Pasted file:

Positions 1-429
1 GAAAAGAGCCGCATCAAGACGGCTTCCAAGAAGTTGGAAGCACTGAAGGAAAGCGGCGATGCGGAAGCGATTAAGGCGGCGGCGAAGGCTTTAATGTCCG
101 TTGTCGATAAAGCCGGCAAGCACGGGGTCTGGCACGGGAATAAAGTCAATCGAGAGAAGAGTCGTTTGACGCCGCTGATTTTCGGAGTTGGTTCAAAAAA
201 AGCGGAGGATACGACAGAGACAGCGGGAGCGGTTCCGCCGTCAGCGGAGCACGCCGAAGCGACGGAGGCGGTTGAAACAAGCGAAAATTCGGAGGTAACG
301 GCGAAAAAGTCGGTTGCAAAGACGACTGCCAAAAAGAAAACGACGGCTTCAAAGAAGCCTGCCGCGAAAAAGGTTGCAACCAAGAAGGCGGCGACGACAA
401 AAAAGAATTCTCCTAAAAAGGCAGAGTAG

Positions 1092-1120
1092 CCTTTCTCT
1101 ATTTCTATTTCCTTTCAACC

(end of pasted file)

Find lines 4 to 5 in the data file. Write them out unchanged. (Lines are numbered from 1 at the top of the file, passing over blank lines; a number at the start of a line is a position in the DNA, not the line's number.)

201 AGCGGAGGATACGACAGAGACAGCGGGAGCGGTTCCGCCGTCAGCGGAGCACGCCGAAGCGACGGAGGCGGTTGAAACAAGCGAAAATTCGGAGGTAACG
301 GCGAAAAAGTCGGTTGCAAAGACGACTGCCAAAAAGAAAACGACGGCTTCAAAGAAGCCTGCCGCGAAAAAGGTTGCAACCAAGAAGGCGGCGACGACAA